Though right now, with Geoff falling asleep because he’s bored, Somerset still guessing at the point of the game, and Adam taking a really long time to figure out the perfect name for his native guide (his Pirate died in our most recent room thanks to a still-mysterious failure that nobody at the table really understands, and his new character is an Archaeologist), I’m inclined to agree.
I may not be able to define what elements are necessary of a game, but right now I’m thinking that it should at least be possible to lose. Or have “gamey” elements, like competition between characters, or points, or anything.
While I listen to everyone at the table grow less and less interested, their recommendations coming more slowly and their attention going off in a dozen other directions, my doubts about Infinity Dungeon start bleeding into everything else. Am I as bad a host as I feel right now? Why doesn’t that one guy come around to board game night anymore? Have I become the sort of person who makes everyone sit down at a table to play these non-games? Did I make him play a non-game too? We were such good friends when we were younger. Where did those good times go? I’m only twenty-six, for heaven’s sakes. How are we supposed to escape this room again? Is the Infinity Dungeon room a metaphor for this inescapable room, filled with these inescapable strangers and these pointless items?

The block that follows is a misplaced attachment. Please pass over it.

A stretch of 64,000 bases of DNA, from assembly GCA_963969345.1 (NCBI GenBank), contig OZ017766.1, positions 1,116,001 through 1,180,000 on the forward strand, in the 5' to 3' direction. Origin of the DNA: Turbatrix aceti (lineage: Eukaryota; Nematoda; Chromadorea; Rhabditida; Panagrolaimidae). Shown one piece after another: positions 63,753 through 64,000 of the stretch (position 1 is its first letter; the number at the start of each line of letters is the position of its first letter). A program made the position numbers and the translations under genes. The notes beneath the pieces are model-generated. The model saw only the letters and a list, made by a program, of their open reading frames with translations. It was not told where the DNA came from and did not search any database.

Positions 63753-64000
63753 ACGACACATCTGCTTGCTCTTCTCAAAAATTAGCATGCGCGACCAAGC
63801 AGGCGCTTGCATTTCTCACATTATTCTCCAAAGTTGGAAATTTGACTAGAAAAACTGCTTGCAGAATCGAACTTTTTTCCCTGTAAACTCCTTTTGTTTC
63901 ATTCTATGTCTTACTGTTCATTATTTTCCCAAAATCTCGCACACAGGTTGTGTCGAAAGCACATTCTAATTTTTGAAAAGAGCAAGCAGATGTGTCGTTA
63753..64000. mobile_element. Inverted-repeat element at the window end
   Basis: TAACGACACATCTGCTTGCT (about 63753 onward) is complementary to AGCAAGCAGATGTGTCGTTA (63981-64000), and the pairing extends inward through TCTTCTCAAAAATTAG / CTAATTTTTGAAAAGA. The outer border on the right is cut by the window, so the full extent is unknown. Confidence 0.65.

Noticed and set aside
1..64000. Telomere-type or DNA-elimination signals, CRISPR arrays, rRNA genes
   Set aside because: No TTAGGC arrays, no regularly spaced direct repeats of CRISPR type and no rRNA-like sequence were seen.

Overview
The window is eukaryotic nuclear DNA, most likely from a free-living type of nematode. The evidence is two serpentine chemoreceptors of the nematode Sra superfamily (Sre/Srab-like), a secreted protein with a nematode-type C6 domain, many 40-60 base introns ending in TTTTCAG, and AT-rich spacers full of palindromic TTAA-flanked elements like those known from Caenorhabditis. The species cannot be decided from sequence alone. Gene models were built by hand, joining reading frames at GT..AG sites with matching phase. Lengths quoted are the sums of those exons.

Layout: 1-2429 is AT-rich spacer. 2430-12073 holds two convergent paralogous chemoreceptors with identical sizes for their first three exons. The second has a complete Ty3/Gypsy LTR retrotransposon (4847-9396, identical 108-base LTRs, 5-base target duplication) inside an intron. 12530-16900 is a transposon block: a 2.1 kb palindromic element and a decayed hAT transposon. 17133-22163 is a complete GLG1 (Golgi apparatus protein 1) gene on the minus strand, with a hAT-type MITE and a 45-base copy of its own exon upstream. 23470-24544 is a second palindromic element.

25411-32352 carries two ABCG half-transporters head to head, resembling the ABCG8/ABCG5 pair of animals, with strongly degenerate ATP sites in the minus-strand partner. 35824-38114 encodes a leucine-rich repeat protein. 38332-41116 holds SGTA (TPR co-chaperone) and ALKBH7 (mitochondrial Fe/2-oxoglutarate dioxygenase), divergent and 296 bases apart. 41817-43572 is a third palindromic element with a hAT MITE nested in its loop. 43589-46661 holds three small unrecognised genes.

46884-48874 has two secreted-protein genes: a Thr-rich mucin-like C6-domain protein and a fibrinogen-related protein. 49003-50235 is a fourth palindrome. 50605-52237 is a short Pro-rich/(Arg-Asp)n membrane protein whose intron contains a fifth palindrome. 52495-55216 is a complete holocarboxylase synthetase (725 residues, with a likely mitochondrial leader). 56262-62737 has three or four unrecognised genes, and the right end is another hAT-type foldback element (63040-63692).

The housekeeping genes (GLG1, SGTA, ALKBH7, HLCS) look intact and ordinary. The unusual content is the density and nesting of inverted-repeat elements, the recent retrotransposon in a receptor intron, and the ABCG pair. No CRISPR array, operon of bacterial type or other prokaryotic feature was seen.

Other players are asking to see the manual, a surefire indication they think I’ve missed something. Hell, I think maybe I’ve missed something. Surely there’s more to it than just a bunch of people talking about dungeon rooms and making plans to escape them.
Stage Three: Acceptance / Fun